Domestic violence is much more than just physical violence. Abuse can be mental, emotional,
financial, or otherwise. Abuse is about power and control over another person. There is never
an excuse for violence.
Sexual assault is never the fault of the victim- criminals choose to commit crimes; victims don’t
choose to be victims. It doesn’t matter what we’re wearing, what we’ve done in the past, or
whether or not we said yes but then changed our mind. Everyone deserves respect.
Contrary to popular myth, you can be raped or assaulted by your partner. A good partner never
pressures their boyfriend/girlfriend into sex or other physical activities.
Consent is an important part of a healthy sexual relationship. Consent means both people are
willing and enthusiastic about engaging in intimate behavior.
It is your right to protect your emotional and physical boundaries. Everyone deserves to feel
happy, safe, valued and respected.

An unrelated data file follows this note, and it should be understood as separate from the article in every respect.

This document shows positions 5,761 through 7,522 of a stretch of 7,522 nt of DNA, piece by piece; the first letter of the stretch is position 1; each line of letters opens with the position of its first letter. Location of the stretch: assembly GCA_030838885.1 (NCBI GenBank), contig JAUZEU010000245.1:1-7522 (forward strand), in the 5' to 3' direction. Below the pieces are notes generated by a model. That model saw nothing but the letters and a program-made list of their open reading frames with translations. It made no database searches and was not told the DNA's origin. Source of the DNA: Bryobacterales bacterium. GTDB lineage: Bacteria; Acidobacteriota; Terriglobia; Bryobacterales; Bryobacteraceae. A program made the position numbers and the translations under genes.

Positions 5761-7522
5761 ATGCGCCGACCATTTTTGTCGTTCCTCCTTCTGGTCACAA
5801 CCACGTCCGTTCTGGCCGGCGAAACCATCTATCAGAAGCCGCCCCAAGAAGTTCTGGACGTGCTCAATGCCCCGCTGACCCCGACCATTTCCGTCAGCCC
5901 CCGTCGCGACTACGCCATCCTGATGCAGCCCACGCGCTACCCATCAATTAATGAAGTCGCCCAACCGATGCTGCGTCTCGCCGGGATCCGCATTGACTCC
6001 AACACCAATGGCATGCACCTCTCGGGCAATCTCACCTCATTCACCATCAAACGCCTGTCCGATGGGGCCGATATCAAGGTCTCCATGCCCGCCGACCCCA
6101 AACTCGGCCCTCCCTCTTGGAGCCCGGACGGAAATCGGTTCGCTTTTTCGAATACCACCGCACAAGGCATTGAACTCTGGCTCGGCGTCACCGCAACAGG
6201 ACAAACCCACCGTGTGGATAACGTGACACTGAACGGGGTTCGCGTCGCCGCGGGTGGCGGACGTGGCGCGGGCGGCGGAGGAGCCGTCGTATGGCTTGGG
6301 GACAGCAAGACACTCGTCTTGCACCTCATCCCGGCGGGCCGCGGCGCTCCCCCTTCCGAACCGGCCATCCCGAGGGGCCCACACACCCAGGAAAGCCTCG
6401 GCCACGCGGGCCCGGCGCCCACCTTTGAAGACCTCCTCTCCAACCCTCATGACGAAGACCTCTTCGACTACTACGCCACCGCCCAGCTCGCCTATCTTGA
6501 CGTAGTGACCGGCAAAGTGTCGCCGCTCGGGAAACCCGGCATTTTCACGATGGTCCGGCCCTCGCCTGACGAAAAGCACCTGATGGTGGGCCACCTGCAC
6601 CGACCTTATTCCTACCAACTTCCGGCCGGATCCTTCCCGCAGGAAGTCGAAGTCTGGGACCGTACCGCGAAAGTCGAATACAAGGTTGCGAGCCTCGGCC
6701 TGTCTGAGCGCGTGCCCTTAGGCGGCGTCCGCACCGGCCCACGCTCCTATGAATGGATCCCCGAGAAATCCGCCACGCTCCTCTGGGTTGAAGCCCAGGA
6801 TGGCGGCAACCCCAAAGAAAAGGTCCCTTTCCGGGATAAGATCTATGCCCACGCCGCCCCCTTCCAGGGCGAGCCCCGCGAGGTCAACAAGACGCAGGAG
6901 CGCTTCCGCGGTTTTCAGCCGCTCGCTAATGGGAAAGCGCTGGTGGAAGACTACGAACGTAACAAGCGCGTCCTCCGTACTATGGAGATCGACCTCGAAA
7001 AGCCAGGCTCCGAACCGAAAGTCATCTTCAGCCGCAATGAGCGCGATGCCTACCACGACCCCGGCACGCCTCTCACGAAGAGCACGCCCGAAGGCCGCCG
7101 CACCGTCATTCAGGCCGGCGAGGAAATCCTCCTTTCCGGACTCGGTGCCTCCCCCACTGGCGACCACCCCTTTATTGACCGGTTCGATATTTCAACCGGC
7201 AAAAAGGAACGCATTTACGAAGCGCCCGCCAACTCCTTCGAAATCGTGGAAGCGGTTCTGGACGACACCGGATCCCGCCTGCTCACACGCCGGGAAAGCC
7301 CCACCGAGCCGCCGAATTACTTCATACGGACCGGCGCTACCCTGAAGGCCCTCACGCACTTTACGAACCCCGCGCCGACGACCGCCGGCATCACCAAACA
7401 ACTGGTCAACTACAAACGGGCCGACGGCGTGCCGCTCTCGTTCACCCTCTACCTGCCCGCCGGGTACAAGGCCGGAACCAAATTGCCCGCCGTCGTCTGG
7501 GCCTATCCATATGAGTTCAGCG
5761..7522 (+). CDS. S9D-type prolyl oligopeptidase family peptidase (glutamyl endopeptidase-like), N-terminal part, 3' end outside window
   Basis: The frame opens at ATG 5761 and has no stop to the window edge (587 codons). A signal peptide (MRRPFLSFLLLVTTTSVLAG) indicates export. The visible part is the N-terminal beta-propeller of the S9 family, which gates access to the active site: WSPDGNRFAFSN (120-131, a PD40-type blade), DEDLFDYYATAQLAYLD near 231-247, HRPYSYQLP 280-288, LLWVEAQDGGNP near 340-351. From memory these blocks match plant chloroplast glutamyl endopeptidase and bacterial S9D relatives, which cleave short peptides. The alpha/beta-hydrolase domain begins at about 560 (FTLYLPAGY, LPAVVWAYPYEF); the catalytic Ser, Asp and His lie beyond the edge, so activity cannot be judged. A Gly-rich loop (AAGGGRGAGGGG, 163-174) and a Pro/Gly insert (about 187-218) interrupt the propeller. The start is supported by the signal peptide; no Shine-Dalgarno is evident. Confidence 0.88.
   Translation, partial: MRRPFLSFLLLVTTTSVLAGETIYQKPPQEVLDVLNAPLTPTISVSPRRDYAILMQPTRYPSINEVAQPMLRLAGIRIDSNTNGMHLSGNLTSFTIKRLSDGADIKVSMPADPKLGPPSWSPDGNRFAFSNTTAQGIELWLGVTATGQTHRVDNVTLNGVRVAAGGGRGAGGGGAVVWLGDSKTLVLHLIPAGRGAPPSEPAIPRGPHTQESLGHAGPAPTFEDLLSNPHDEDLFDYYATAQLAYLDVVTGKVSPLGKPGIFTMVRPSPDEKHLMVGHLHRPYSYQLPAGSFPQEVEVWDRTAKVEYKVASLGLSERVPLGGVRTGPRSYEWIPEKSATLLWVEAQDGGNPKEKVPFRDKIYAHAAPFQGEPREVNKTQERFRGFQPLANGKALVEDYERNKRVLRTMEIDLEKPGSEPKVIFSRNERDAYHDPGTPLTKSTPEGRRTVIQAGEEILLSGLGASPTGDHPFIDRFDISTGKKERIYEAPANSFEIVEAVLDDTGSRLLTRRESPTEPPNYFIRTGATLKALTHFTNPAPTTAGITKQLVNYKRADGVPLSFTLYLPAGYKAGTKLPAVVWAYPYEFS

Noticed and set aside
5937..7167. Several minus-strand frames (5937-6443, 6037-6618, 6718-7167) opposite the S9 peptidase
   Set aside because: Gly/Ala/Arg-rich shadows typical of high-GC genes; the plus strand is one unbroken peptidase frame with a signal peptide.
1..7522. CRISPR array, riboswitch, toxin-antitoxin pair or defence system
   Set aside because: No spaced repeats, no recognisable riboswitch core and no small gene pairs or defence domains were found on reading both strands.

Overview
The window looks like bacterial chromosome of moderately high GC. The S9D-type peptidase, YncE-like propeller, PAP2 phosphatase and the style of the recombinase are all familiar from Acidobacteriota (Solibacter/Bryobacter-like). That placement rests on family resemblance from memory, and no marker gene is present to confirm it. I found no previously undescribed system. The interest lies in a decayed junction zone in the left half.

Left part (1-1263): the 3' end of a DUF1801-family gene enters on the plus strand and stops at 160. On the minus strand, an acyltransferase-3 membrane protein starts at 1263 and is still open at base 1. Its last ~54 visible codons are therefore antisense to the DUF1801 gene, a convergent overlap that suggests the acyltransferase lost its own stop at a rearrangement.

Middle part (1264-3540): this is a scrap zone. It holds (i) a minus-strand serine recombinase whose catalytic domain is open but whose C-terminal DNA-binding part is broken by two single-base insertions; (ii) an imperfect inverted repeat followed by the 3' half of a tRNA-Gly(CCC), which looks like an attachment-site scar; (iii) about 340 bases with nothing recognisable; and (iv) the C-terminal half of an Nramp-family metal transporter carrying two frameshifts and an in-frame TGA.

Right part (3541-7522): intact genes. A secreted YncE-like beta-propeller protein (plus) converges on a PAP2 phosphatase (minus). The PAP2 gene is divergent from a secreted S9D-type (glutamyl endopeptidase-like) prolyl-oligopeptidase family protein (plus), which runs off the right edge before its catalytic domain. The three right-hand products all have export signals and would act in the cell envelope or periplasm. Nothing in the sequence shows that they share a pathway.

Stepping Stones is always here as a resource for you to use. We work with all ages and your
time with us is completely confidential. We are not mandated reporters, so we will not call the police or involve people without your consent. We are here to provide education on abuse and
also healthy relationships. This includes relationships with partners, family, peers, or
roommates. Anyone is welcome to call our crisis line if they have concerns, questions, or just
would like a listening ear. We are nonjudgmental and work to empower you by providing you
with the education, tools, and resources you need to move forward.
Does our community really have an issue with domestic violence or sexual assault?
Abuse and sexual assault in Taylor County is much more prevalent than most people realize. The most
common issue is intimate partner violence. A large amount of the sexual abuse we encounter takes
place within families.
Domestic Violence + Sexual Assault
October 1st, 2015 to September 30th, 2016
9% of people reported sexual abuse as their primary victimization type.
Most people report domestic violence as their primary victimization, but later report sexual
abuse as a secondary victimization.